Long ‘Nights’ for noirish comedy at Hollywood Fringe
Because the Three Clubs lends the perfect intimate speakeasy atmosphere for a show like Nights at the Algonquin Round Table, it would have been fairly safe to assume that such a show would fit well, at least in style and cast. Unfortunately, there is a lot that didn’t make it through the double doors.
That said, it should be prefaced that the night of this review was of a preview night.
Even with a relatively small cast on the whole—eight total, with Piano Man—the show has a crowded feel. With loosely defined characterizations of famous (and infamous) critics, columnists and writers Dorothy Parker (Roz Stanley), Robert Benchley (Nicholas Daly Clark), Alexander Woollcott (Steve Brock), George S. Kaufman (Chris Gooch), and Franklin Pierce Adams (Craig Win), Nights crams so much fast-paced dialogue, pun, and double entendre in that it doesn’t leave enough room to breathe much less allow a proper giggle where it can find it.
The show opens with green, mid-west writer Jack (Christopher Tedrow,) a street smart ingenue Sally (Erin Jo Harris), and their meet-cute. The two talk through his fan glaze while they wait on the five notables that he wishes to impress enough in banter and wit to be invited into their circle. In that respect their wait, as well as ours, is long.
Once the Round Table celebrities arrive, the pace yo-yos with too fast delivered lines, slow moments, and dropped lines. A card game designed to create tension drags. Historical references, famous quotes, and other nuances of the 1920’s are lost, which may be especially true for a contemporary audience unaware of the power a talented columnist once had over their audience during a morning coffee and cigarette.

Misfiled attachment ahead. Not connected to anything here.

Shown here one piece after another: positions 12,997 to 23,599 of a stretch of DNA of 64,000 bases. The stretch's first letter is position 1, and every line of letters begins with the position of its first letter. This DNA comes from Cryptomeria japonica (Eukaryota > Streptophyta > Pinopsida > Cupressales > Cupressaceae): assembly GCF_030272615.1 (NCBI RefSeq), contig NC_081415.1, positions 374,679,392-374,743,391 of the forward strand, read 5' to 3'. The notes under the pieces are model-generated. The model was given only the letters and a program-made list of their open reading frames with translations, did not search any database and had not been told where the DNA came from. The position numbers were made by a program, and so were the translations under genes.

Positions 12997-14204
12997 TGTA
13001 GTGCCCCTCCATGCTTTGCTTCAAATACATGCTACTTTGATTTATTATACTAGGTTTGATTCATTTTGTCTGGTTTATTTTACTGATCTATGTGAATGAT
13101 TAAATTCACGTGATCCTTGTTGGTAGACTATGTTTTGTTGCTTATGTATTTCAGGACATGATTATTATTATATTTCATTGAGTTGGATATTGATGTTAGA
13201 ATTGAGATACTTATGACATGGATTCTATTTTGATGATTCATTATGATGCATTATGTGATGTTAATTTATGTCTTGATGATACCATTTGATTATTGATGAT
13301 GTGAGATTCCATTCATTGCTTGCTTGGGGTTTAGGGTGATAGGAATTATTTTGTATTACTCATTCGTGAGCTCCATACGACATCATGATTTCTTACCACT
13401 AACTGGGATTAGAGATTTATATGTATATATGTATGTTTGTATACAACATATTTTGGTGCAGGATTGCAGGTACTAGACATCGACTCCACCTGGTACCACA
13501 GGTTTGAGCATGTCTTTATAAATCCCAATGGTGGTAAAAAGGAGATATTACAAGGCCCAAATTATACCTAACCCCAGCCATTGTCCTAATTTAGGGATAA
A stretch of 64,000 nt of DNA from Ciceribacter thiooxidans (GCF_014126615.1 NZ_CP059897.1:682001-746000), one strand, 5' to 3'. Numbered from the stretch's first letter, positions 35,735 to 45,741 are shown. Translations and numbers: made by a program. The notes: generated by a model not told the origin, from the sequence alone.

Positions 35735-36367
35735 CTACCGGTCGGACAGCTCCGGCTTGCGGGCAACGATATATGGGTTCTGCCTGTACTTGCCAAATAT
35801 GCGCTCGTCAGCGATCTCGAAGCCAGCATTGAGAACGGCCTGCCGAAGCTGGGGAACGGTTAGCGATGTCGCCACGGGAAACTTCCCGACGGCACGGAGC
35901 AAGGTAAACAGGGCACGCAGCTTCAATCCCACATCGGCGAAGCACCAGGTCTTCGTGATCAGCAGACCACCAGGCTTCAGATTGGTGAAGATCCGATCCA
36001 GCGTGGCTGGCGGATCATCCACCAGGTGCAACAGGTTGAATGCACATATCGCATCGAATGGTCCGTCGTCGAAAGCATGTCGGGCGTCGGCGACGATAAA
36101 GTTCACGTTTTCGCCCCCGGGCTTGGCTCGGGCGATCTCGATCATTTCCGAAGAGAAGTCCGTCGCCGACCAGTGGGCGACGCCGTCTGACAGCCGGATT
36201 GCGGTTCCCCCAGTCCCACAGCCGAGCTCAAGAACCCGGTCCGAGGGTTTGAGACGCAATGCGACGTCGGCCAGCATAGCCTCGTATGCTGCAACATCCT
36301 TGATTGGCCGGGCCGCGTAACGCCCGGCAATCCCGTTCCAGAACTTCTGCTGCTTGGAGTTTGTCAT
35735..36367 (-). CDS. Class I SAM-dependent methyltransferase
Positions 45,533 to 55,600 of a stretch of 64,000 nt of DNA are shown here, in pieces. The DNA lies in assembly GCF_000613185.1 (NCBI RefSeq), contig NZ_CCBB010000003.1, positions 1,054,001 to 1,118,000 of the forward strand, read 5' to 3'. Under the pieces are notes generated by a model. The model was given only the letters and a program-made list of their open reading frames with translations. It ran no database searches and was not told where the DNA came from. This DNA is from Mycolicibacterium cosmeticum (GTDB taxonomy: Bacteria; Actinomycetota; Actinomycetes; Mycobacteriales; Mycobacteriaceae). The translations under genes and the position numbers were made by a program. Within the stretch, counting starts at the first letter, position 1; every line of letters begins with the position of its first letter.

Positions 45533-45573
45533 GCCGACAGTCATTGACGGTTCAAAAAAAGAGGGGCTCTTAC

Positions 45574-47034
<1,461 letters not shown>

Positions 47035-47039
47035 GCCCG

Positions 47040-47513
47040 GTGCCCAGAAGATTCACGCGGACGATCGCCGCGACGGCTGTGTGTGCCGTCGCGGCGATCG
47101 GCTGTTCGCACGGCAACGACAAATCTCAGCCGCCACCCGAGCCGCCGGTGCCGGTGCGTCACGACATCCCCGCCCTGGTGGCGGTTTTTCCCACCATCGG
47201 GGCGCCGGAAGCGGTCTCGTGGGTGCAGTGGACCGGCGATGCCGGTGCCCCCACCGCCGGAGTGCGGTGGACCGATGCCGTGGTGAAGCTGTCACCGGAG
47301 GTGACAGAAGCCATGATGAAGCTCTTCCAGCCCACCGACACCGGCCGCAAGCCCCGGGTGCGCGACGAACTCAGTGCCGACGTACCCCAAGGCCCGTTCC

A strong characterization by Erin Jo Harris, a lively rendition of Black Bottom and some fun costumes by Christine Vlasak were the high points. Dropped lines are always a low point, especially when you can cut the overall atmospheric discomfort with a knife.
When it comes to formulas, audiences will go along on an old, paved road as long someone has strong hands on the wheel. But a curve at the end was handled well enough that this writer did not see it coming around the dusty bend.
Seeing that this is a piece fueled by a passion for writing and writers, this is the very kind of show that could inspire a contemporary audience to want to know who these writers were, what made them tick and how they affected generations.
I still hope it does so.
|Writer Jack (Christopher Tedrow) and Sally (Erin Jo Harris) enjoying her industry night off in Nights at the Algonquin Round Table at Three Clubs, Hollywood, June 1, 2017.|